by Will Peycke

I’ve been thinking recently about “milestones”: the markers of significant events or moments in our lives that deserve to be remembered and celebrated. For example, we are getting ready to celebrate the 75th anniversary of our church this spring—quite a milestone! (See the details here.)

This theme of “milestones” has also been showing up in multiple Scripture passages. In our sermon series through Genesis, for instance, we've recently seen Jacob erect a pillar to mark the spot where he dreamed of a ladder to heaven (Genesis 28:18), a pillar and a pile of stones to mark his peace treaty with Laban (Genesis 31:44-46), and an altar to commemorate the new name he had been given by God (Genesis 33:20).

Looking ahead to The Gospel Project passage for our children’s and youth classes this Sunday, Joshua erects two piles of stones to commemorate the crossing of the Jordan River (Joshua 4:1-9, 20-24). God told Joshua the stones would be a “sign” and a “memorial” to remind the people of God’s work on their behalf and to prompt questions from future generations, ensuring this story would continue to be told over and over again (4:6-7, 21-22). Why? “So that all the peoples of the earth may know that the hand of the LORD is mighty, that you may fear the LORD your God forever” (Joshua 4:24, ESV).

This biblical theme of “milestones” has reminded me to consider the significant work God is doing in our young people as they grow and develop. While they don't have to be commemorated with a literal stone monument, the significant “milestones” in a person's journey are still worthy of celebration and commemoration.

In just a few weeks, seven of our young people will mark a significant milestone in their journey as they graduate from high school. Erika Briggs, Alison Carlisle, Ellen Davis, Josiah Gottfried, Ethan Gutwein, Miguel Ortiz, and Sam Overly are all about to embark on the next chapter of the story God is writing in their lives. Some will be continuing at Kossuth as they pursue studies at Purdue or Ivy Tech, while others will be setting out for new opportunities in new places. But all are about to cross a significant threshold—a marker in each one’s journey of manhood or womanhood.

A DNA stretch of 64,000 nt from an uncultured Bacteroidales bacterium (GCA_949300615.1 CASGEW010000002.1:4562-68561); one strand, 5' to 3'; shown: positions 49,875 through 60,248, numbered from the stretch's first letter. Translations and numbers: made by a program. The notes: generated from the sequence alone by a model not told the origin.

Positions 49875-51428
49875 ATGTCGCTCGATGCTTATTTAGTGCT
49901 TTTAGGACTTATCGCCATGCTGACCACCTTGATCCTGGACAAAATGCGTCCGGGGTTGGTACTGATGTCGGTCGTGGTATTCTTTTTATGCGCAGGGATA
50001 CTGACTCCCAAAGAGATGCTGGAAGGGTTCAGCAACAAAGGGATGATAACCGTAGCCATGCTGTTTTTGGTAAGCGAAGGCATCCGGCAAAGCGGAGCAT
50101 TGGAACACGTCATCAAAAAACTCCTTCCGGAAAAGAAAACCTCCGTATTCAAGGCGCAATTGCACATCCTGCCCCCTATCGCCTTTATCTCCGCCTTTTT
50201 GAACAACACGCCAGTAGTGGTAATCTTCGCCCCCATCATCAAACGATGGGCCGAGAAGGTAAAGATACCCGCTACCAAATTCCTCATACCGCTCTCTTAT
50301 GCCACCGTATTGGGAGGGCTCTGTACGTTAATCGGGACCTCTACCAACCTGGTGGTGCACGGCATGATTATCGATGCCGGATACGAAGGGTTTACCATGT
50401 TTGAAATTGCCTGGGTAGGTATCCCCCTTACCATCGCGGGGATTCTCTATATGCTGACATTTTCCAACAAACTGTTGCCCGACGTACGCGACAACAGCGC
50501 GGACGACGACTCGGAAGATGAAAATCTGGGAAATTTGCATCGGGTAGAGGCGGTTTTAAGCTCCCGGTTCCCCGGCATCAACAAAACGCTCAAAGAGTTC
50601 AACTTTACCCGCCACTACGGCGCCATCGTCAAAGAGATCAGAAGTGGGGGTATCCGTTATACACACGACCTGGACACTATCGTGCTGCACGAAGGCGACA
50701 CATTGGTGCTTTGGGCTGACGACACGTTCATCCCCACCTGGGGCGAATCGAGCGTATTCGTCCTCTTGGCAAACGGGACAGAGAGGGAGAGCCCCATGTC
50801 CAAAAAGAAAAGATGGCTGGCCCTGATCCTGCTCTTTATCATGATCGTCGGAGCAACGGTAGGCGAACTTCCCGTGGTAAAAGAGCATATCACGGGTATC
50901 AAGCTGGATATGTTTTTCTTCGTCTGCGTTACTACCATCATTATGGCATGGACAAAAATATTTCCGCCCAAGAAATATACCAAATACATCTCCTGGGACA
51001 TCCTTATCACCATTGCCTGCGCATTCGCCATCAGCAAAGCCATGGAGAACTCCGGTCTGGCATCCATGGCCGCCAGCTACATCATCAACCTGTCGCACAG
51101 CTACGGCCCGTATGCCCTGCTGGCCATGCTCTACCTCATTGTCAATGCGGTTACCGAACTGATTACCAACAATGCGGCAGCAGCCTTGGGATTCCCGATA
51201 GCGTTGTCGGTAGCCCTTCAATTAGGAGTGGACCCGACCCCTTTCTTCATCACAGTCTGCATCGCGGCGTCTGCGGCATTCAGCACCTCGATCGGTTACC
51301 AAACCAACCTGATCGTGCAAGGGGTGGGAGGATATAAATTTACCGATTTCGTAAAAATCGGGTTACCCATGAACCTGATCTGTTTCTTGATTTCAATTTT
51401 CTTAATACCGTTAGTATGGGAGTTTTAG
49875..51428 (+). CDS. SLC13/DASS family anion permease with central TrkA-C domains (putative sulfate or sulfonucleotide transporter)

As these students approach graduation, can I encourage you, their church family, to recognize the significance of this milestone in their life? Here are two specific suggestions of how you might do that:

1.    Ask about and affirm God’s work in their life. Every graduate gets asked a zillion times what’s next. While there’s nothing wrong with that question, you might consider this milestone a reminder to look back instead of forward. For example, consider asking about how they have learned and grown, what have been their most meaningful experiences during high school, how God has grown and shaped them during this stage of their journey, or how God has guided their choice of a college or career path. In other words, seek to celebrate what God has done in their life before getting too wrapped up in what they will do next. 

2.    Attend the Family Gathering on June 2. Yes, I realize that seems like a long time from now—but it will be here before you know it! The June Family Gathering will be our opportunity as a church family to corporately hear from and affirm many of these graduates. We will also have journaling Bibles (one for each graduate) available for you to write a prayer or a note of encouragement next to a passage of Scripture. My hope is that these gift Bibles will serve as a “memorial” of sorts for these graduates to mark this milestone in their journey. 

As you encourage and pray for these students, also reflect on what milestones you ought to recall and commemorate in your own life. How has God shown his faithfulness to you? How are you celebrating and recounting his work?

One more thought: I’ve highlighted our soon-to-be high school graduates in this post, but we also have students about to graduate from college, graduate school, and seminary. Please affirm, encourage, and pray for them as well!